From a real estate perspective, however, there is one significant difference between the Great Recession and the Pandemic. The post-Recession migration saw many people moving into urban environments, attracted by the cities’ amenities and conveniences.
In the post-Pandemic era, many home buyers are returning to the suburbs. However, they want to replicate many of the city living perks they left behind. No-maintenance living is high on the list, which increases multifamily rental properties’ values.
Properties that offer walkable amenities and easy access to spacious outdoor areas will be a popular choice. Many single-family homes will likely be available at reduced prices, the result of distressed property sales during/after the pandemic’s economic difficulties.
Numerous commercial real estate opportunities should also be available. After the pandemic, many consumers may steer clear of mass gathering spots such as shopping malls and movie theaters. As these venues see drastically reduced revenues, they may be good redevelopment candidates.
Pandemic-related lockdowns forced many employees to work from their homes. In 2021, a large number of businesses have welcomed workers back into the office. However, many other companies have shifted to a remote workforce to save on rent and other operations expenses.
Single-family and multi-family real estate developers should make every effort to accommodate these remote-working residents in their communities. In addition, developers and property managers should understand the residents’ quality-of-life needs that will cause them to choose one community over another. Communities should make these remote worker-friendly amenities an integral part of their marketing programs.
Many remote workers are younger, and they may be single or married without children. These workers often value convenience, and they want to avoid large homes that require extensive upkeep.
Pandemic-era workers often became quite creative when carving out home-based workspaces. Dining room and kitchen tables were common work platforms, although living room couches and beds were also pressed into service.
In the long term, however, remote workers need dedicated workspaces that offer the technology found in a modern office. Some communities have business centers, although they do not always offer privacy and may not be available when needed. Therefore, a dedicated in-home workspace is the preferred solution.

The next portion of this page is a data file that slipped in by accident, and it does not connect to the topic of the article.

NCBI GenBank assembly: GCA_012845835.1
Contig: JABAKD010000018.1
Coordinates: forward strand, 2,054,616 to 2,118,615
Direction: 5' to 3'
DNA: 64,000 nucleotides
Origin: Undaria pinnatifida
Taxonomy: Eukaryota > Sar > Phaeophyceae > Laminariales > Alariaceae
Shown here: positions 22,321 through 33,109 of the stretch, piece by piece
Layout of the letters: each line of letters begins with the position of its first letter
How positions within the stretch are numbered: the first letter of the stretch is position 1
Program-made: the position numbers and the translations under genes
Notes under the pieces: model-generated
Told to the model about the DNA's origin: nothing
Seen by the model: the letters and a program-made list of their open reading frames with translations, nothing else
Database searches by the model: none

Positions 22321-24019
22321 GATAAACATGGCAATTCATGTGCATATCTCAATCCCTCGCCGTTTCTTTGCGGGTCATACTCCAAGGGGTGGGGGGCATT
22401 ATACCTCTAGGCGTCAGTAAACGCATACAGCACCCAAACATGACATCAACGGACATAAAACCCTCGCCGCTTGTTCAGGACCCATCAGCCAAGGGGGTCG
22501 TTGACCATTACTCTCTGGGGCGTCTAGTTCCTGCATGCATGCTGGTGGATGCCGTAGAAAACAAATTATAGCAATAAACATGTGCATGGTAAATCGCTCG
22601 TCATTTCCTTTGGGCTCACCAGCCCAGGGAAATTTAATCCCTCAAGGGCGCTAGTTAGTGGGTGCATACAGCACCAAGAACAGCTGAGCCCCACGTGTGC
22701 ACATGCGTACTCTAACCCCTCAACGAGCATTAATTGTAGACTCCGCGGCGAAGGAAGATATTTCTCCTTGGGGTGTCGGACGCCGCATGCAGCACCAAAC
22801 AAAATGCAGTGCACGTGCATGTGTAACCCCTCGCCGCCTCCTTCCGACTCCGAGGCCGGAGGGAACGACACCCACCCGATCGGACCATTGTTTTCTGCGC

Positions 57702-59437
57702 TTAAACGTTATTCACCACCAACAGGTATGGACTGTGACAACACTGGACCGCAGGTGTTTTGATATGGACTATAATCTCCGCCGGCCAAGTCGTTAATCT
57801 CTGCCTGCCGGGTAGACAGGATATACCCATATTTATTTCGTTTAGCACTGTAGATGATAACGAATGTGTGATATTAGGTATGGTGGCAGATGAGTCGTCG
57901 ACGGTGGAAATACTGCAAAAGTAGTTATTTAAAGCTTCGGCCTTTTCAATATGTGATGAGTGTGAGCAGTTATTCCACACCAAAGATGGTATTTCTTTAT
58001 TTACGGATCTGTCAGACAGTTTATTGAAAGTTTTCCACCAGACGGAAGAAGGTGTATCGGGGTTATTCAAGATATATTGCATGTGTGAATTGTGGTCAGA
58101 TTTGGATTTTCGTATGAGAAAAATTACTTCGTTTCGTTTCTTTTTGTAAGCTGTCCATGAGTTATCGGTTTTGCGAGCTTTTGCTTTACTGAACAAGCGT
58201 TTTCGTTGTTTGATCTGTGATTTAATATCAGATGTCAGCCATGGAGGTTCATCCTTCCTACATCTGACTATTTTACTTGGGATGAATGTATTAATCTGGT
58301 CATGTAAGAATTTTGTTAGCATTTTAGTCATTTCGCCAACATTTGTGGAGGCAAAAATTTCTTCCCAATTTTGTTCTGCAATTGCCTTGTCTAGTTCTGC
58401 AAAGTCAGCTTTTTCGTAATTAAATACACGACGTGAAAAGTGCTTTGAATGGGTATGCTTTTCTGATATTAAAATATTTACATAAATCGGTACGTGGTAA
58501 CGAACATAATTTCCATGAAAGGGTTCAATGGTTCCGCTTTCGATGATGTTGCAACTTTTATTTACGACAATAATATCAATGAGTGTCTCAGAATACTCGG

Remote-working employees depend on reliable Internet service to communicate with clients and coworkers. Wired and wireless connectivity is essential, and many newer homes and apartments already feature this built-in capability. Employees who want a change of scenery may visit similarly equipped community clubhouses.
Dependable smartphone service has also become an essential business tool. Every part of the home should have adequate cellular reception, which helps to prevent dropped calls that often impact business operations.
Many remote workers value a pet’s companionship, and they want to live in a community in which pets are welcome. Housing development and multifamily property managers should consider relaxing pet restrictions to attract more buyers and tenants.
Communities should also consider adding onsite dog parks, natural outdoor spaces, and playgrounds. These areas will enable remote workers to take breaks with pets and children throughout the workday.
Multifamily property managers should consider offering flexible leases to their tenants. Properties willing to accommodate sudden disruptions to tenants’ lives will likely attract more tenants over time.
As the United States real estate market continues its recovery, astute real estate investors will continue to find opportunities in often-unconventional places. With clear goals in mind, and a firm capital foundation on which to pursue them, there is reason for optimism on the path forward.
CARROLL is one of the United States’ premiere real estate investment companies. Founded in 1994, by M Patrick Carroll, Atlanta-based CARROLL has consistently experienced impressive growth even during challenging business climates.
Currently, CARROLL holds over $5 billion in managed assets and owns over 30,000 residential and commercial properties along the United States’ East Coast. In addition, the Company has developed over $200 million in properties on behalf of its institutional partners, principals, and private investors.
To fund its successful investments, CARROLL raises private capital from top-tier institutional investors across the globe. This structure enables CARROLL to pursue its business goals without shareholder or Board of Directors constraints.
CARROLL’s private capitalization also positions the firm to employ out-of-the-box approaches to its real estate investments. When emerging trends draw concentrated market interest, CARROLL identifies (and pursues) opportunities in those areas left behind. The Company also uses its substantial in-house resources to find the value in undervalued and underperforming properties.